- Substantive applications before the Tribunal, dealt with separately, concerned a request for directions and authorisation of a conflict transaction.
- 91 year-old HSE has a substantial financial estate administered by the applicant pursuant to previous orders of the Tribunal. She has been engaged in family law proceedings with her former partner BLR since 2015.
Closure order and access
- The applicant administrator sought a closure order to exclude BLR from participating in the hearing of 29 November 2019. The applicant argued that BLR had been engaged in ongoing litigation in the Family Court of Australia which had not yet finalised. She noted that the Tribunal has previously ordered a closure order to protect HSE from injustice in 2017, and these same issues had not changed. The applicant argued that HSE was at risk of being prejudiced in her family law matter, where BLR may seek to use information obtained in the proceeding to affect the outcome of those proceedings. She noted a closure order was previously made by the Tribunal on 14 September 2017 excluded BLR from attending the hearing of that date.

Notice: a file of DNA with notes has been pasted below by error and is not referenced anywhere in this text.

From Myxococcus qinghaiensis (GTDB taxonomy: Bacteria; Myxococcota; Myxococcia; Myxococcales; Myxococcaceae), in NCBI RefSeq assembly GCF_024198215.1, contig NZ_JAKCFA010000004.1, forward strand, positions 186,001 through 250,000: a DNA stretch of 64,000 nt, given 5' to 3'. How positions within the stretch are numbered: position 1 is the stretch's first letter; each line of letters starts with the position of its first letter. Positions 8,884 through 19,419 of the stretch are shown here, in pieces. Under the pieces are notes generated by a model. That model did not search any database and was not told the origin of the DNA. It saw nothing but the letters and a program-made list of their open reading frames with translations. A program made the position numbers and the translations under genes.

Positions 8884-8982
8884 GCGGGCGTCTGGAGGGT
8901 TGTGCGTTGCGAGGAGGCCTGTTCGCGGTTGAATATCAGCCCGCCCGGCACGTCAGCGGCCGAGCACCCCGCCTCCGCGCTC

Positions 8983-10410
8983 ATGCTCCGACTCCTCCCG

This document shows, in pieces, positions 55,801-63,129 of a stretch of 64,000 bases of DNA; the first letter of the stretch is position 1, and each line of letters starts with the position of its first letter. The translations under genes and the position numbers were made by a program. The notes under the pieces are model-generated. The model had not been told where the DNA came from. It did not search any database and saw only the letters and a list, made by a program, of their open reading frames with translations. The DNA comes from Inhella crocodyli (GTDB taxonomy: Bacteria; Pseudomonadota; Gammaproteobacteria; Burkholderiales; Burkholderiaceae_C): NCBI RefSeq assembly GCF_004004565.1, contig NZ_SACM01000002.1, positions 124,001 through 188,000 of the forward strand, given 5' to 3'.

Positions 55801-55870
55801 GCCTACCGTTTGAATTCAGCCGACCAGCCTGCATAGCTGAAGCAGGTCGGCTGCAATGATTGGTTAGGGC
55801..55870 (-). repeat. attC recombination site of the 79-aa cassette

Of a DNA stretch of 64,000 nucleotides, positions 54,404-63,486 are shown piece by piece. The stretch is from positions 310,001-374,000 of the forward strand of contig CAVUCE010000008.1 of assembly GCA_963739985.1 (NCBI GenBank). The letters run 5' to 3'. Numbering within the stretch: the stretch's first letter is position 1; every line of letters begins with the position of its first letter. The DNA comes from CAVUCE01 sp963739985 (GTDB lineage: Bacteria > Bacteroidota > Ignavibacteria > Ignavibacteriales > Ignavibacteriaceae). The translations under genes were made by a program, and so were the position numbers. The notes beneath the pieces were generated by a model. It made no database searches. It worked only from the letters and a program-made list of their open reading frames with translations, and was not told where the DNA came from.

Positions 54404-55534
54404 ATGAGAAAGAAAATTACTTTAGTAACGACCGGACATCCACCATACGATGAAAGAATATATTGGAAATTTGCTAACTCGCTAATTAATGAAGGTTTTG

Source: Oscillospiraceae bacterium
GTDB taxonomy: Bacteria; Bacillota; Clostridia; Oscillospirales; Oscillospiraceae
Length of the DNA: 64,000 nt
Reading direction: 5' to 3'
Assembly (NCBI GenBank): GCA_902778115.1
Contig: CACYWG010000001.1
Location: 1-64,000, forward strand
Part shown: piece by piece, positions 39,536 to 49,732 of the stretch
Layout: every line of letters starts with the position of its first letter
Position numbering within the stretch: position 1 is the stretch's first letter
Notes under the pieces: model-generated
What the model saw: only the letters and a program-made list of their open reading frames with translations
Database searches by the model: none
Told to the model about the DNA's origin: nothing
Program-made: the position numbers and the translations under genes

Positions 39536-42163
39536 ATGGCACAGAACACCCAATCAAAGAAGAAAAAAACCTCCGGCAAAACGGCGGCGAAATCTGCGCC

- BLR, in an email to the Tribunal dated 25 November 2019, sought to access information from HSE’s file, and advised that he would be in attendance at the hearing. He indicated that he had concerned with the administrator’s administration of a joint account he had held with HSE which had been subject to family law proceedings. BLR is not an active party to the Guardianship proceedings before the Tribunal. The Tribunal is obliged by section 103 to consider whether BLR has sufficient interest in the matters to be allowed access to inspect documents prior to the hearing.
- BLR confirmed that he had been in a long term de-facto relationship with HSE, but that family law proceedings had been on foot since 2015, and had not yet finalised. He considered that his former relationship gave him sufficient interest in her current affairs.